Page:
Crushed is a piece of work using reused objects found in my studio and collected from my urban walks around the town of Taunton. When I found these flattened cans of Coca Cola I did not have an idea in how I would use them at the time. All that floated around in my mind was how I might use them in some way to create a piece of work akin to the post-modern artists Andy Warhol and Robert Rauschenberg, using so-called popular commercial icons and elevating them into works of art in response to the times they were living.
On the 20th January 2017 whilst watching the inauguration of the new President of the United States on-line that I suddenly thought about these Coke cans I had collected and I began to think about the loaded meanings associated with these objects and how through creating this piece of work on this day, I would in some small way channel a shamanic response to all the loaded meanings flooding my thoughts during the event unfolding on the computer screen.
I realised that as a symbol with many meanings and controversies this piece would speak on many levels and in a small way some up some of the feeling as a result of Donald Trump becoming the 45th President of the United States.
During the making of the work these are some of the thoughts running through my mind at the time of its creation:
1: Coca Cola used to be infused with Cocaine and was sold in dime bars as a pick me up. These plays with the idea about the contradictions in American politics concerning the use of cocaine as a medicine, its subsequent illegality and the Iran/ Contra scandal during the 1980s and the shipment of cocaine to pay for arms in America’s war against communism.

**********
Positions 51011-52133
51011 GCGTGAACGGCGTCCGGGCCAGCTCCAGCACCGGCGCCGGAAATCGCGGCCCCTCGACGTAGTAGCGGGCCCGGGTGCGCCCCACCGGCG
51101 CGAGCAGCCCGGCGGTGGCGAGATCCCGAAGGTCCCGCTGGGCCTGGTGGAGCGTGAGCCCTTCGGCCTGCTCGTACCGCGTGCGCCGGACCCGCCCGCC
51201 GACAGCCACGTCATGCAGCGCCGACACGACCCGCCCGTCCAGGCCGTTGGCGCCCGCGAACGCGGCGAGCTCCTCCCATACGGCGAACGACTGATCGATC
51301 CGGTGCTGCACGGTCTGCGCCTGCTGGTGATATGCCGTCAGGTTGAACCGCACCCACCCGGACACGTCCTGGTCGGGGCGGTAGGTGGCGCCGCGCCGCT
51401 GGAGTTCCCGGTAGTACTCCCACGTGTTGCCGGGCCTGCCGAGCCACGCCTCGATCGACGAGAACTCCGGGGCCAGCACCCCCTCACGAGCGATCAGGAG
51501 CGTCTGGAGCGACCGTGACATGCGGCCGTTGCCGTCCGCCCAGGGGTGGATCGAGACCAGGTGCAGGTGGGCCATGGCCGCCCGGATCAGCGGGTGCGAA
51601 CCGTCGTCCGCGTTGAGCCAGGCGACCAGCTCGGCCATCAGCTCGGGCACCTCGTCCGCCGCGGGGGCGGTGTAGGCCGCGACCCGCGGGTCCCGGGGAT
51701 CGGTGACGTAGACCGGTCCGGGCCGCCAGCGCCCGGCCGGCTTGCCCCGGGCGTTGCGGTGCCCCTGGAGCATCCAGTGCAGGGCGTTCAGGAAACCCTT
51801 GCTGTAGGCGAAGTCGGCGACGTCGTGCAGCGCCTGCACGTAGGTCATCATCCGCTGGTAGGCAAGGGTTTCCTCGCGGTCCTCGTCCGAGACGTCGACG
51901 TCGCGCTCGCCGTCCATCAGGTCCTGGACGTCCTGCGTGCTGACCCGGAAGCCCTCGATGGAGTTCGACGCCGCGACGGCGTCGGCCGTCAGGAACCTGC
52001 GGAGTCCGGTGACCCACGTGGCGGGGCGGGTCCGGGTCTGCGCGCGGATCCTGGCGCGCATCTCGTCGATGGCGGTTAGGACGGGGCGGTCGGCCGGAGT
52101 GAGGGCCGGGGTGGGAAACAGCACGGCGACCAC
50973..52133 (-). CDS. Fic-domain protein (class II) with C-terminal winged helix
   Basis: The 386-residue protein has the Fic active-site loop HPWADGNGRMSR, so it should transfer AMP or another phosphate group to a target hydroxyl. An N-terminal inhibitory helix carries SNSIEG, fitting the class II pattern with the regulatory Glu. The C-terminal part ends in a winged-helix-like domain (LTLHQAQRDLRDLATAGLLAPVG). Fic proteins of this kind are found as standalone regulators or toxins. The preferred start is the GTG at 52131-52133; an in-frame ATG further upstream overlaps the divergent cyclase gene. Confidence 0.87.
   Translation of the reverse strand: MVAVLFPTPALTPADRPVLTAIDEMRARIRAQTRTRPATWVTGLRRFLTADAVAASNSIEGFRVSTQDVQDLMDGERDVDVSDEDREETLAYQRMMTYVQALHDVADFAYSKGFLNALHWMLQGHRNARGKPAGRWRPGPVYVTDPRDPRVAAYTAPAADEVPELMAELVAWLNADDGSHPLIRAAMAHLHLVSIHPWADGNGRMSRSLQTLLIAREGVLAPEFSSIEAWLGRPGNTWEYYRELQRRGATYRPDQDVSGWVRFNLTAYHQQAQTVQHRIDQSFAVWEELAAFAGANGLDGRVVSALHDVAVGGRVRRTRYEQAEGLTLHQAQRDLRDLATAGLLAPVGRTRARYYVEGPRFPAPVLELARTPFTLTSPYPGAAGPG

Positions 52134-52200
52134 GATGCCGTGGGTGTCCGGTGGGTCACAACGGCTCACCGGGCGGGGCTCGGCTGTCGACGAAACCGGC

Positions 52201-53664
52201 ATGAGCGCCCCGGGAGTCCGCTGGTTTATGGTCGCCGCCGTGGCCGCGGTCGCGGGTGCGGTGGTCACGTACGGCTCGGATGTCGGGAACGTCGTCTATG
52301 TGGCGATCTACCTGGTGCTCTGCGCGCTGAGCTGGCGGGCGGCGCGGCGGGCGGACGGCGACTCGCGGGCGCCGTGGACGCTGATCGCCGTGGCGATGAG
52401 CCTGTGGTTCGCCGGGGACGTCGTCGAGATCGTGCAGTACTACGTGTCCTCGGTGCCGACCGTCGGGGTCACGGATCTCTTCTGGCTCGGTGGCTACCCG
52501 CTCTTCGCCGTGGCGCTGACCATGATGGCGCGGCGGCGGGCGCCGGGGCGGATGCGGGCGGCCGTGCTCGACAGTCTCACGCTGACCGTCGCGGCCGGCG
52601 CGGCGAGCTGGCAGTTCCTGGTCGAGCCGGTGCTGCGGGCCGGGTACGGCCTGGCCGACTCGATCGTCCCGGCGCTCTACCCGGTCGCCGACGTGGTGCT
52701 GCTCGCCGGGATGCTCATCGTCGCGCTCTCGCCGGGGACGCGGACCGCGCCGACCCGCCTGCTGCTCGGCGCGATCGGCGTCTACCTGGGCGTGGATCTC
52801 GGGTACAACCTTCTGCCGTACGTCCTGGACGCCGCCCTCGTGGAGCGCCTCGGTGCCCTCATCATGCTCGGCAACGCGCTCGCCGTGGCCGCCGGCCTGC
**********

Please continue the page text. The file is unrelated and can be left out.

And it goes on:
2: Coca Cola becomes a symbol of the American Dream and Globalisation with ‘it’s the real thing’ advertising and global domination to spread American culture around the world, leading to controversies concerning water use in countries abroad and the problems of using water to produce a drink where profits go back to America and not the country of its production.
3: The iconographic colours (used in the image of Santa Claus who was originally green) to sell coke during the holiday season, the iconographic bottle in the shape of a woman’s figure, the loaded imagery used throughout its history to sell a product that is detrimental to our teeth, bones, stomach and health generally.
4: The liquid of coca cola used to clean objects including: Toilets, degreasing lorry engines, tarnished metal and more.
5: The image of Coca Cola is an icon itself seen in Western culture and in the deepest deserts of India (as seen on my travels).These are just some of the thoughts that flowed through my mind.
I realised during the making of these objects that it had become a symbol of neo-imperialist ideals. The idea that one could replace one culture with another, through the commercial avenue, thereby sub-planting the identity of another country with another.
This would enable Corporations to obtain greater bargaining power with the foreign country, gaining influence via lobbying and favours, giving greater power to those in power through business. This piece explores ideas about distribution of power, products, money and the destructive entropy associated with the commercial world through its pursuit of profit.
Yet, the new is always moving towards entropy – it is the way of the Universe. The cracks will always come through over time due to subsidence as a result of the poor foundations culture is built upon. This ‘hyper-realist'(1) ideal, where we live by the map instead of the real, has far removed us from the source by at least four or five steps back. The ‘unreality no longer resides in the dream or fantasy'(2), we the people are now the product. What better way to sum up these thoughts with the elevation of a businessman to become the President of the United States. Now, I am an outsider and can only make my observations as an outsider – and the British are as much to blame through its commercial enterprise at the expense of the people in the name of profit. We only have to look back a few hundred years ago to see…